Editorial Board   

Mr. Pesik

Greg Pesik

President & CEO, Passkey International

Greg Pesik is President and CEO of Passkey. Mr. Pesik brings extensive hospitality and travel information technology experience to Passkey.

Prior to joining Passkey, Mr. Pesik served as Senior Vice President of Transport, Travel, and Hospitality at Talus Solutions which was acquired by Manugistics in late 2001. During his tenure, Mr. Pesik helped position the company as the leading provider of profit optimization technologies and orchestrated Talus Solution's move into new industries such as gaming.

Before joining Passkey, Mr. Pesik oversaw an industry portfolio that included hotels, passenger airlines, cruise lines, cargo, ocean shipping, rail, trucking, and rental cars. Prior to Talus Solutions, Mr. Pesik was Vice President and Director of Business Development at Aeronomics, Inc. where he first entered the field of yield and revenue management software. He has also held lead consulting and management positions for Andersen Consulting (Accenture) and KPMG Peat Marwick (Bearing Point), both in the fields of hospitality and travel.

Mr. Pesik is a frequent guest lecturer at Cornell University and speaker at industry forums. Mr. Pesik holds an MBA from the Johnson School at Cornell University and a Bachelor of Science degree from the Cornell School of Hotel Administration.

Please visit http://www.passket.com for more information.

Mr. Pesik can be contacted at +1 617-237-8200 or gpesik@passkey.com

Coming up in December 2020...

Hotel Law: Protecting Guest Privacy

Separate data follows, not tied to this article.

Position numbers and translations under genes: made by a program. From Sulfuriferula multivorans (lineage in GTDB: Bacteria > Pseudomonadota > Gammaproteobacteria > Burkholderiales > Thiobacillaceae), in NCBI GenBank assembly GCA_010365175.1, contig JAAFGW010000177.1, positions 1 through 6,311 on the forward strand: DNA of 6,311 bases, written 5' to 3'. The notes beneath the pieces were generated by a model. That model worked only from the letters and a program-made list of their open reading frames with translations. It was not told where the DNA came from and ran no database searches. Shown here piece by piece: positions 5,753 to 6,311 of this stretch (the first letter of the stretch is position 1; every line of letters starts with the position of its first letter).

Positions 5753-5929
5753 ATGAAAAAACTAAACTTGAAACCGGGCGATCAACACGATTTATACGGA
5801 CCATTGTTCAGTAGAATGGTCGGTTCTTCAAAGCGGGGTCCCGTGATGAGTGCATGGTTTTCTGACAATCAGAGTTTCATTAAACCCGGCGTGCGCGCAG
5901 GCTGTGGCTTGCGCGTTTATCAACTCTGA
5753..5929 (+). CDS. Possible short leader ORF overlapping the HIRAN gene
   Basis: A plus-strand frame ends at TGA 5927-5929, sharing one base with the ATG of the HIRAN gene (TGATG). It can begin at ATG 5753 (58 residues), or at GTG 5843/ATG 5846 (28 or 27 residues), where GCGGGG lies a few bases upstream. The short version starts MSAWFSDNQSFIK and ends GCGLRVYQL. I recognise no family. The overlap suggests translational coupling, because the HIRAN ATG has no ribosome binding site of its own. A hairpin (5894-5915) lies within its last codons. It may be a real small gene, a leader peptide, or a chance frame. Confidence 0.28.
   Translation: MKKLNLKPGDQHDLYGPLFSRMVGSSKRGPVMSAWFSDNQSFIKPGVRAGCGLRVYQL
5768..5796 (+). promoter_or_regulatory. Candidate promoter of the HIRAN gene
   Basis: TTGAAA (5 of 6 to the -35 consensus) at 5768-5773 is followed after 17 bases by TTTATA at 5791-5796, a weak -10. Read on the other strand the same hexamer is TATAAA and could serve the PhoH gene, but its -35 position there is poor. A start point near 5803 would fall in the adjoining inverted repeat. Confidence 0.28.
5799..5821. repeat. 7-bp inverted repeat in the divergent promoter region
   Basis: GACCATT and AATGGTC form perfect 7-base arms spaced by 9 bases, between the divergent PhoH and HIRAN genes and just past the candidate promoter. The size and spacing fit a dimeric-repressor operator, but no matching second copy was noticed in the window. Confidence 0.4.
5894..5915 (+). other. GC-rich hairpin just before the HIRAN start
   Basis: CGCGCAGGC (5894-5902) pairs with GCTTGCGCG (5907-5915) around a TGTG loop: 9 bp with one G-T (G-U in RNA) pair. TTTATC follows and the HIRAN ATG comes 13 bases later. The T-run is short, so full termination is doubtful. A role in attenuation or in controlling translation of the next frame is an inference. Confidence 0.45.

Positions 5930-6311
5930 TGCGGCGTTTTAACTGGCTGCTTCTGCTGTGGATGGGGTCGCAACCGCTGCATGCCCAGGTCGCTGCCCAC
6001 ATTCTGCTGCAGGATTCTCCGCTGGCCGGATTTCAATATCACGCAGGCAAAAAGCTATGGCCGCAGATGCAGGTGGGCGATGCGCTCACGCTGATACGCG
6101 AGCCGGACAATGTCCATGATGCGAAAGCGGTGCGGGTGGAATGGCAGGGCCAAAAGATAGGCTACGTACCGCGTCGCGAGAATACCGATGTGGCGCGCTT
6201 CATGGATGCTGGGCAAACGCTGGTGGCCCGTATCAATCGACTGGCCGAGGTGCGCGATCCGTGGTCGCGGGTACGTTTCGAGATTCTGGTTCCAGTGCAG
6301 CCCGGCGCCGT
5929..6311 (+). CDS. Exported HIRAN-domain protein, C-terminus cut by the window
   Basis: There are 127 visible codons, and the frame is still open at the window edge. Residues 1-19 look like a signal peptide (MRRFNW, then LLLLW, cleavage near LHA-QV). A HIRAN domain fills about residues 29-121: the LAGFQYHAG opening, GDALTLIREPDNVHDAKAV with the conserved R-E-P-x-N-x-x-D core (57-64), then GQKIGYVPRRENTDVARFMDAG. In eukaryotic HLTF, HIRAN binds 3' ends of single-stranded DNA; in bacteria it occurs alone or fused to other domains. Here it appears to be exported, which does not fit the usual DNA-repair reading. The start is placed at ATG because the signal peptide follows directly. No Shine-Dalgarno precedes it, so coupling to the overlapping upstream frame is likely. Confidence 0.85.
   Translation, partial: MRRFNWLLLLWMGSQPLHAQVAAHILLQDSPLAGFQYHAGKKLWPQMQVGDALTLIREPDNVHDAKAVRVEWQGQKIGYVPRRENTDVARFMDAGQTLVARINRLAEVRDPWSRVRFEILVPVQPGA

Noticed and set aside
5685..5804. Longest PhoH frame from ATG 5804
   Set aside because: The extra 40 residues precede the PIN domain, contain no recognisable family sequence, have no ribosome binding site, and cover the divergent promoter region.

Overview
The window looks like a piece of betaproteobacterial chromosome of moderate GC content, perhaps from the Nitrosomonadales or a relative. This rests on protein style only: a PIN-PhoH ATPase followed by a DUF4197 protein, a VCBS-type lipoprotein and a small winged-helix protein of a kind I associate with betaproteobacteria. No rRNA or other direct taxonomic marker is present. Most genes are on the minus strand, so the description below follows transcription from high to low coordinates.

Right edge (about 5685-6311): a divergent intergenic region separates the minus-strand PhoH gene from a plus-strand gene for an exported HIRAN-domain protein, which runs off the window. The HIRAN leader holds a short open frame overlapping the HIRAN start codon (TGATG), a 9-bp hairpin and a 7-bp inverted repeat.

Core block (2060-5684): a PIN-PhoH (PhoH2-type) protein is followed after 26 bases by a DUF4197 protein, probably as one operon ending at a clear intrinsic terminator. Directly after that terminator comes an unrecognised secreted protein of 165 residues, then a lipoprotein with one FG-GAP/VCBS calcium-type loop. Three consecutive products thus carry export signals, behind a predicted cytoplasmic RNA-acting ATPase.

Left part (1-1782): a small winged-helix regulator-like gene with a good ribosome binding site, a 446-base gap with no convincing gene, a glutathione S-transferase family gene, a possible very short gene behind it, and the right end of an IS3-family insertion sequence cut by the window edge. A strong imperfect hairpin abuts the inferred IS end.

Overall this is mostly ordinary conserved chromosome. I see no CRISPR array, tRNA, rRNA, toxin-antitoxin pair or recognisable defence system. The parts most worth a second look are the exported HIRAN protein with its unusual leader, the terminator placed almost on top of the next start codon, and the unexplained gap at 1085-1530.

Every business is obligated to protect their customers from identity theft but unfortunately, data breaches have become all too common. In an effort to protect a guest's right to privacy and to safeguard their personal data, the European Union passed a General Data Protection Regulation (GDPR) that could hold hotels legally liable for any breaches that expose a customer's sensitive personal information. Though the GDPR only pertains to EU citizens' data, any international business that mishandles their data can be legally responsible. Another legal issue of concern is the fight involving hotel "resort fees." Several states attorney generals have recently filed suit against two major hotel chains in an effort to litigate this practice. Their suit alleges that these companies are "engaged in deceptive and misleading pricing practices and their failure to disclose fees is in violation of consumer protection laws." The suit seeks to force the hotel chains to advertise the true price of their hotel rooms. There are several other legal issues that the industry is being forced to address. Sexual harassment prevention in the workplace is still top of mind for hotel employers-particularly in New York and California, which now statutorily require harassment training. Hotels and motels in California will also soon be required to train all their employees on human trafficking awareness. Immigration issues are also of major concern to hotel employers, especially in the midst of a severe labor shortage. The government is issuing fewer H2B visas for low-skilled workers, as well as J-1 visas for temporary workers. Though there is little hope for any comprehensive immigration reform, hotel lobbying groups are actively seeking legal remedies to alleviate this problem. These are just a few of the critical issues that the December issue of the Hotel Business Review will examine in the area of hotel law.